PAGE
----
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Monday, July 16, 2012

Risk preference following adolescent alcohol use is associated with corrupted encoding of costs but not rewards by mesolimbic dopamine

Several emerging theories of addiction have described how abused substances exploit vulnerabilities in decision-making processes. These vulnerabilities have been proposed to result from pharmacologically corrupted neural mechanisms of normal brain valuation systems.

High alcohol intake in rats during adolescence has been shown to increase risk preference, leading to suboptimal performance on a decision-making task when tested in adulthood. Understanding how alcohol use corrupts decision making in this way has significant clinical implications. However, the underlying mechanism by which alcohol use increases risk preference remains unclear.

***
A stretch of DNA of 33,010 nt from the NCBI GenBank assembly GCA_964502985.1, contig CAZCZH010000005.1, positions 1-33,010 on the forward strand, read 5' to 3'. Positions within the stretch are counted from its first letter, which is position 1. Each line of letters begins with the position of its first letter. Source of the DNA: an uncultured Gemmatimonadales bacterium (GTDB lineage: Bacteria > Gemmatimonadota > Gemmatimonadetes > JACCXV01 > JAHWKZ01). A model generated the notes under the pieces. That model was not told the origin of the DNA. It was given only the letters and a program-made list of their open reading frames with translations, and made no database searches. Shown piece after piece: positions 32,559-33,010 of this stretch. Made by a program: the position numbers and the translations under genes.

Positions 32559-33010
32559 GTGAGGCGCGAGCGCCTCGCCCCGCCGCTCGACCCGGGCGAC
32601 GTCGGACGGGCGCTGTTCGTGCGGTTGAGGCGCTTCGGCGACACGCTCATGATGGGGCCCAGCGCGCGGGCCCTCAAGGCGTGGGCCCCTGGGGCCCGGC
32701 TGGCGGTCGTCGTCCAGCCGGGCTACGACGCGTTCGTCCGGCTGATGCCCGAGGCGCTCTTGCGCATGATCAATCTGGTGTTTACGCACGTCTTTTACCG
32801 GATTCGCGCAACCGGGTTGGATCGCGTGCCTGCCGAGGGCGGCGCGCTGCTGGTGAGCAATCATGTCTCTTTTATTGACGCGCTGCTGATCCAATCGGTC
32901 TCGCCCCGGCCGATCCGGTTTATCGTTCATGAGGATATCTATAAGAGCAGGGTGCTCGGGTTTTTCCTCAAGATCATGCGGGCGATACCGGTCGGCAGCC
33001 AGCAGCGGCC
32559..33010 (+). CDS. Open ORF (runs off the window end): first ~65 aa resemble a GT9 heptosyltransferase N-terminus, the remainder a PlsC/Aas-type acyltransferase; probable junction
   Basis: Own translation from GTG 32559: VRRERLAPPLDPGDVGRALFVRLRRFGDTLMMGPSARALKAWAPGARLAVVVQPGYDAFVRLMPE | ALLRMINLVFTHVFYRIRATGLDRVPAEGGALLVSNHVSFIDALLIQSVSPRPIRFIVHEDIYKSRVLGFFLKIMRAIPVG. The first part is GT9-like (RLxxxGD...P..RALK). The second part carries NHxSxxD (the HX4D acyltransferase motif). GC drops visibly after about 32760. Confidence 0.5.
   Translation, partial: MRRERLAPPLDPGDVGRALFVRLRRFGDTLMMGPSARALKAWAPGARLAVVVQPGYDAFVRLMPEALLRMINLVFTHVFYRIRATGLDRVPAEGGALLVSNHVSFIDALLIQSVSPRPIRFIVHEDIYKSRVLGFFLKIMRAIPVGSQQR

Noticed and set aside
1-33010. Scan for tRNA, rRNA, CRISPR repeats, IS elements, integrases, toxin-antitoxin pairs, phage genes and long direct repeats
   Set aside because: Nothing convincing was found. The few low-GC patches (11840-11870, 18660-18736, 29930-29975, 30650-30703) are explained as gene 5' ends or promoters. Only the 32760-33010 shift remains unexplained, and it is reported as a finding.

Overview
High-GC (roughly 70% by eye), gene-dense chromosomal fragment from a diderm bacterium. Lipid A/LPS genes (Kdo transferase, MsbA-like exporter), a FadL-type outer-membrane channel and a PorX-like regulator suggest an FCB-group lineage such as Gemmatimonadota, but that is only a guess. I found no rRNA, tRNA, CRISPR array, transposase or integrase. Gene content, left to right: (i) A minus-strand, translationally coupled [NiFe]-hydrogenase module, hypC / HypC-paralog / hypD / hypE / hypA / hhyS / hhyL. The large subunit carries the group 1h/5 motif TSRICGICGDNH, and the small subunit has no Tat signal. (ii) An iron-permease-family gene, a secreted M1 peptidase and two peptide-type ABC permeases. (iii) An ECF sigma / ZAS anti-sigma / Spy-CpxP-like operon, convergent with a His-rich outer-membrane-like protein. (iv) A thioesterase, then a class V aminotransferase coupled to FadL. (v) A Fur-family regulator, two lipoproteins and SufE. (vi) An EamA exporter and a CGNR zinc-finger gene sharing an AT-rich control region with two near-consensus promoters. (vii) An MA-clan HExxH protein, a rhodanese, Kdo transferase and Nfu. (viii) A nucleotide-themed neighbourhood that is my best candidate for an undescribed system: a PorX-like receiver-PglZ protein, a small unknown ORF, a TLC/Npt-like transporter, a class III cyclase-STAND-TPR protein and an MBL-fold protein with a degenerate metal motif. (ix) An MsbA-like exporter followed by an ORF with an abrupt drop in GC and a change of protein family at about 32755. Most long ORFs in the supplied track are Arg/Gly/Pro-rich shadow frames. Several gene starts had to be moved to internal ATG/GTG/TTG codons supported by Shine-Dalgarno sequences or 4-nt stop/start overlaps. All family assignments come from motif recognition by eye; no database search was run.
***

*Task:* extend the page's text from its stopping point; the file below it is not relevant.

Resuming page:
To address this central issue, we assessed dopamine neurotransmission with fast-scan cyclic voltammetry during reward valuation and risk-based decision making in rats with and without a history of adolescent alcohol intake. We specifically targeted the mesolimbic dopamine system, the site of action for virtually all abused substances. This system, which continuously develops during the adolescent period, is central to both reward processing and risk-based decision making.

We report that a history of adolescent alcohol use alters dopamine signaling to risk but not to reward. Thus, a corruption of cost encoding suggests that adolescent alcohol use leads to long-term changes in decision making by altering the valuation of risk.

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